It’s that time of year. Guys are consumed with football fever, and girls can only watch and wonder what all the fuss is about. All my life, I’ve looked at the quintessential American game as nothing more than “guys in tight pants hitting each other” – and then I came to Cornell.
This weekend I’ll revisit one of those innocent freshman firsts – my first football game at Schoellkopf Field. The 2003 season opener was also against Bucknell, and the Red won, 21-19, after a last-ditch Bucknell field-goal attempt dinged harmlessly off the uprights. It was a sunny fall afternoon, and I was a wide-eyed newcomer to the East Hill. Awed and intimidated by the huge football players, I found myself amongst the “Freshmen on the Field” rush after the game. I did not grow up in Texas, or any region of the country with nearly as much football fervor. In my childhood, fall was soccer season, and the most football I saw was when my family went to a friend’s house for the occasional Notre Dame game or the Super Bowl – something I watched more for the commercials than the competition for years. But in the stands of Schoellkopf, surrounded by a sea of waving Big Red fingers and people screaming through mini-megaphones, I understood what all the fuss was about.
Granted, my affinity for football in my freshman year was somewhat short-lived. I don’t think I’m the only Cornellian that lost hope as the losses mounted, and I know I’m not the only person who left Homecoming at halftime.
But last year was different. We got head coach Jim Knowles ’87, and we got hope, determination, and a reason to believe. I am definitely not the greatest football brain around – I had to look at the NFL website for kids to learn the positions of football players I had to interview. But I’ve been an athlete and a competitor all my life, and I can recognize a formidable foe when I see one. Knowles led the Red in its “Strike Back” campaign – taking a lost cause that was 1-9 to third place in the Ivy League and a 4-6 (4-3 Ivy) record. In 2003, our rush defense was also last place in the Ancient Eight, and even worse, ranked 104th out of 121 teams in Division I-AA. Fast forward to the end of Knowles’ debut campaign, and that same defense is at the top of the league and seventh nationally. All of a sudden, Cornell football matters again.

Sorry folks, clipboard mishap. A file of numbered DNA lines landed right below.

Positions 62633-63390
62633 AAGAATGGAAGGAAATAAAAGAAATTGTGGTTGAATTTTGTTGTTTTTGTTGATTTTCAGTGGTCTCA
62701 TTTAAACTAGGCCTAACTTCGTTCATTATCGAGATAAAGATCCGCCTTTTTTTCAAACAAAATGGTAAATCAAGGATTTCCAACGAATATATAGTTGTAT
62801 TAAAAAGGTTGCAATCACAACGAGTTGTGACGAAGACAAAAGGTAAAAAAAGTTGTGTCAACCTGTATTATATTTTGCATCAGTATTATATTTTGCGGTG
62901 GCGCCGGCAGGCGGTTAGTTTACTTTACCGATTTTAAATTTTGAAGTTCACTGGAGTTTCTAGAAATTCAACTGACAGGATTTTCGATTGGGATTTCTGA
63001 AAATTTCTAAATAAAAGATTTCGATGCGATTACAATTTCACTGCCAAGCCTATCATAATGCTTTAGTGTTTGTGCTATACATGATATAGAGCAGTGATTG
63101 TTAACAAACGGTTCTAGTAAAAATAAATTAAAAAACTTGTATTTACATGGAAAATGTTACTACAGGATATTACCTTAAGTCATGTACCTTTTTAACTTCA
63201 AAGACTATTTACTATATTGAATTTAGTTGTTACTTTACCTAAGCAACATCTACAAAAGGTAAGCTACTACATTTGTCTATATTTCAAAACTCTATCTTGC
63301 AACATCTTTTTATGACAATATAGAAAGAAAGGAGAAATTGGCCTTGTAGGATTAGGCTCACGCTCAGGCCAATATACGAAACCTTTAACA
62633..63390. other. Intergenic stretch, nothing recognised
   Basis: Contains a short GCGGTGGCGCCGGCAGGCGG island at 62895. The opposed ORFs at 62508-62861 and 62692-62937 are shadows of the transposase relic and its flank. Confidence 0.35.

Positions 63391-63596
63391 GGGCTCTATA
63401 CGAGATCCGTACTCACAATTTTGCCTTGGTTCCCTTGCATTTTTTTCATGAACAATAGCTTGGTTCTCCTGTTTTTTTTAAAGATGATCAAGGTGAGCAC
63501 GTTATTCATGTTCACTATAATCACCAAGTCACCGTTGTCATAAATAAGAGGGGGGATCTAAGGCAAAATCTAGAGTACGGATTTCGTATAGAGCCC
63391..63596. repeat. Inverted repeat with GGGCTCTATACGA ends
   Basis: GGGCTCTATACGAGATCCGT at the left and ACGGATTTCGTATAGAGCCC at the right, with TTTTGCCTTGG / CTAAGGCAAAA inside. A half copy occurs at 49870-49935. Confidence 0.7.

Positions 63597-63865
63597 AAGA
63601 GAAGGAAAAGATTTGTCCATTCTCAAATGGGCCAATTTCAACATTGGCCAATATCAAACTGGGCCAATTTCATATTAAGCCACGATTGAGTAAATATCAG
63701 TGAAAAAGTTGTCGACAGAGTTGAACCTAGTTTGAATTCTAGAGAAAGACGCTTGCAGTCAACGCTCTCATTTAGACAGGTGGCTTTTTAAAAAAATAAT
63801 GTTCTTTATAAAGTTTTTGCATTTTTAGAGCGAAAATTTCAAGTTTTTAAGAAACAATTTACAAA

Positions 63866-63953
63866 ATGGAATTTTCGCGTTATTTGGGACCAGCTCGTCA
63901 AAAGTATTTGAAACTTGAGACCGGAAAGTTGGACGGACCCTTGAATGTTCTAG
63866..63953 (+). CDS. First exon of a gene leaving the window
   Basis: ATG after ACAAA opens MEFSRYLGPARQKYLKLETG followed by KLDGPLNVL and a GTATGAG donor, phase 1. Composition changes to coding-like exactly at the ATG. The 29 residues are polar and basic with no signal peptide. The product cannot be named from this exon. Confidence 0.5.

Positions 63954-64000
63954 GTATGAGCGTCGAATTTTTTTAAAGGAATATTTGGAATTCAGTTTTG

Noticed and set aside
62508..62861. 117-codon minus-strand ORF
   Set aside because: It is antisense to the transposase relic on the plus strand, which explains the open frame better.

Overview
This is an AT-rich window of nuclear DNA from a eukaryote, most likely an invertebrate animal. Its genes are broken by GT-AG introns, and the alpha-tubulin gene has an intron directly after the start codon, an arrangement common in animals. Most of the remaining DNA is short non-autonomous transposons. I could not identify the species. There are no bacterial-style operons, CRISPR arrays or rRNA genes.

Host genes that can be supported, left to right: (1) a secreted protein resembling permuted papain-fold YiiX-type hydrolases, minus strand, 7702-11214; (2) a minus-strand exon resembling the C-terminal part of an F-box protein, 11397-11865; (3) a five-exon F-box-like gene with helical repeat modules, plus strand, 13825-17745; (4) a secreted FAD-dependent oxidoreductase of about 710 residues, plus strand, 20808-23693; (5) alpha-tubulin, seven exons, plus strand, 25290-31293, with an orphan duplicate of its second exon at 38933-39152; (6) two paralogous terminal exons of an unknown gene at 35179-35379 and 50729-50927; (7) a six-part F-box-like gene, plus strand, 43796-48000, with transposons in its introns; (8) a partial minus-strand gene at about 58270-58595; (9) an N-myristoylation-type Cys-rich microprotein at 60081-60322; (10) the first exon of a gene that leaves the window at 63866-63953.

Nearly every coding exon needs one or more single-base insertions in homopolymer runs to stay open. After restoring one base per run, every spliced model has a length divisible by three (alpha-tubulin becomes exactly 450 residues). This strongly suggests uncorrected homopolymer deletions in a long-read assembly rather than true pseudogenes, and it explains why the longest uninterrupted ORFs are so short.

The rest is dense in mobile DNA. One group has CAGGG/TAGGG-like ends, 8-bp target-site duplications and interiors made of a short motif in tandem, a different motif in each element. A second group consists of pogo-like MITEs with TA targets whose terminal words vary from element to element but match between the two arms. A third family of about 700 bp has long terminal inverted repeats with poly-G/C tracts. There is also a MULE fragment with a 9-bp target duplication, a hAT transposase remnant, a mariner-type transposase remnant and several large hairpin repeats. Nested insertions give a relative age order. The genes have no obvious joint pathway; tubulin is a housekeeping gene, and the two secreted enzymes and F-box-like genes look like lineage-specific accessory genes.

Those little rubber wristbands have become as ubiquitous as cell phones and iPods around Cornell’s campus. Livestrong is still the frontrunner, but it seems everyone has one for whichever disease or summer camp comes first in their life. The newest arrival on arms this fall has been the Cornell football ’05 edition – red, of course, with Commitment, Pride, Unity, and Toughness inscribed in white letters. Everyone on the team – managers, players, coaches – wears one and carries those qualities with them every day. When Knowles says he dies inside every time an opponent gains a yard, he’s dead serious. When senior tri-captain Kevin Rex says every last one of the 110 guys on the team believes, he’s right.
And what do they believe? They believe that, like the 2005 Cornell football t-shirts say, we are headed “Straight to the Top.” Maybe the preseason rankings say we’ll finish fifth in the Ivy League, but you know what – we were picked to finish eighth last year, and the polls were dead wrong. Spend five minutes around the team or the coaches and you’ll be convinced they’re wrong again. Those wristbands don’t lie – commitment, pride, unity, and toughness – these guys have it all.
Knowles, Rex, and everyone else working with the team on a day-to-day basis is doing their job. They’re building a program that matters, a team that’s as far removed from the doormat of the Ivy League as you can possibly get. But they can’t do it alone. So even if you don’t have one of those red pieces of plastic around your wrist, show up at Schoellkopf this Saturday and be a part of the journey back to upper ranks of the Ivy League. Take a page from Knowles’ book. Show some commitment and unity. Have some pride, and get behind these guys. The tough part is almost over – all we have to do is be there to cheer them on.
Olivia Dwyer is a Sun Assistant Sports Editor. Forever Wild will appear every other Thursday this semester.
Archived article by Olivia Dwyer
Sun Assistant Sports Editor